As the Proms get under way, recently retired London Symphony Orchestra musician Dudley Bright tells Philip Halcrow about playing at the concerts and the power of music
THE news is music to the ears of thousands of people who have already bought tickets, those who hope to join the queues outside the Royal Albert Hall and the millions who will listen online, on TV and on radio. The BBC Proms will soon be in full swing.
After the opening concert in this summer’s season last night (Friday 13 July), music lovers can look forward to a variety of sounds at the Albert Hall and in the Proms spin-off concerts at other venues. This year’s programme offers not only centuries-old music by Mozart and Mendelssohn but also a specially commissioned work by singer-songwriter Laura Mvula.
The organisers talk about ‘bringing the best classical music to the widest possible audience’. They are not alone in thinking the Proms are special. The audiences agree. So do the musicians.
Dudley Bright, who recently retired as principal trombonist of the London Symphony Orchestra, says: ‘The Albert Hall is a charismatic building. It has an atmosphere all its own. Put the Proms and the Promenaders in there and it’s even more special.
‘The Proms attract people who wouldn’t dream of going to a regular classical concert. The fact that some of the audience are standing may also be part of the reason why the concerts have their own atmosphere, along with the fact that people can get into the concerts cheaply, which was the original idea.’
Dudley says the musicians are affected by the audiences. ‘I’ve just been on a tour of China with the LSO, and some of the concert halls are big – but concert halls tend to have a capacity of about 2,000, whereas the Albert Hall holds more than 5,000. So if it’s sold out, it generates its own excitement.
‘At the Proms you can sense the audience’s expectation, and I think the performers pull out all the stops.’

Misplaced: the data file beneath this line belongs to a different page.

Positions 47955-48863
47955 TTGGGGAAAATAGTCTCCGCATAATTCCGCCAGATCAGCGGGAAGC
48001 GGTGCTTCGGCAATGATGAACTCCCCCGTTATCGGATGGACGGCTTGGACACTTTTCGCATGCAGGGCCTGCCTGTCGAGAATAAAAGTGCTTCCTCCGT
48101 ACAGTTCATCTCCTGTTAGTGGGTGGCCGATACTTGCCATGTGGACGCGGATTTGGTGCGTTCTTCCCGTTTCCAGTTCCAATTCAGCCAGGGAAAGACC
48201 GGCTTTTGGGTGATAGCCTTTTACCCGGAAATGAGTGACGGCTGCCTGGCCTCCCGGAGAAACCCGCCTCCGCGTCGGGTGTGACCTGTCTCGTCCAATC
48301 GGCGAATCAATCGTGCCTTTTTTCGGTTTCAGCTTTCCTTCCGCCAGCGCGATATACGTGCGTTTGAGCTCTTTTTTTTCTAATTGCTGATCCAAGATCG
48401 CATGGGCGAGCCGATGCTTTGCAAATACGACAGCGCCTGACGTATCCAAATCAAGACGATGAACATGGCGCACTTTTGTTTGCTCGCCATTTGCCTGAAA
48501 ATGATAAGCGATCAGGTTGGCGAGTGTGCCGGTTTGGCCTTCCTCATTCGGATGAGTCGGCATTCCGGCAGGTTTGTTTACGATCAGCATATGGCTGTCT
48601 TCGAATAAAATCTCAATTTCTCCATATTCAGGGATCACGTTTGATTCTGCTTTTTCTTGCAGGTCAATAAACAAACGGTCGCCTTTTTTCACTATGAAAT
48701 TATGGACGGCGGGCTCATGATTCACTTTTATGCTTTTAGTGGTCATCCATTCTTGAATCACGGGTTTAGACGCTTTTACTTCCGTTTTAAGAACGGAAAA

He may have retired from the LSO, but the trombonist is not sliding away from the Proms immediately. ‘Before I was in the LSO, I was in the Philharmonia Orchestra for 21 years, and they’ve asked me back to play in Wagner’s The Valkyrie because their first trombone player is playing the important bass trumpet part.’
Looking back, Dudley picks out a couple of highlights from among the many memorable Proms concerts in which he has played.
‘When I was still a student, someone went sick at the last minute and I was roped into the LSO to play William Walton’s 70th birthday concert with André Previn conducting.
‘Then a couple of years ago the LSO played Mahler’s Third Symphony, conducted by Bernard Haitink. As a trombonist you don’t get lots of solos in an orchestra, but that symphony has one. And knowing that my time with the orchestra was approaching the end, it was special.’
Dudley’s appearances at the Albert Hall have not all been with orchestras. He recalls being a soloist and playing in ensembles at Salvation Army events at the venue. He was introduced to music-making through the Movement and plays with the band at the Salvation Army church he attends.
He says that in some ways playing in a Salvation Army band and in an orchestra are different experiences, partly because of the contrasts between brass and orchestral music. But he adds another difference.
‘Whenever you go to a Salvation Army performance or concert, it always closes with a prayer. That’s what you get used to. So,’ he laughs, ‘even now it still sometimes strikes me as strange when an orchestral concert doesn’t end with a word of prayer.
‘But then one of the similarities between a Salvation Army concert and a Prom is that they are both spiritual events. Sometimes the music at an orchestral concert is overtly religious, such as a Requiem, but even when it is simply an abstract symphony, the music still exists on a spiritual plane. People don’t go to a concert to see whether all the crotchets and quavers are right or wrong.
‘It’s something I think about: people who wouldn’t go to church go to a Prom and are affected. They may not use religious words about the experience, but I wonder how many go away thinking: “What was that experience? Where does that come from?”’
Dudley’s own experience is that music-making – at the Proms, in another concert or even in rehearsal – can be ‘faith-boosting’.
He says: ‘The experience of being moved comes up and hits you, sometimes unexpectedly. It’s not something that happens just with a particular piece of music that flicks the switch. It comes from something beyond that – something that you can’t or don’t need to put into words. You could say that it’s a little glimpse of Heaven.’
The War Cry
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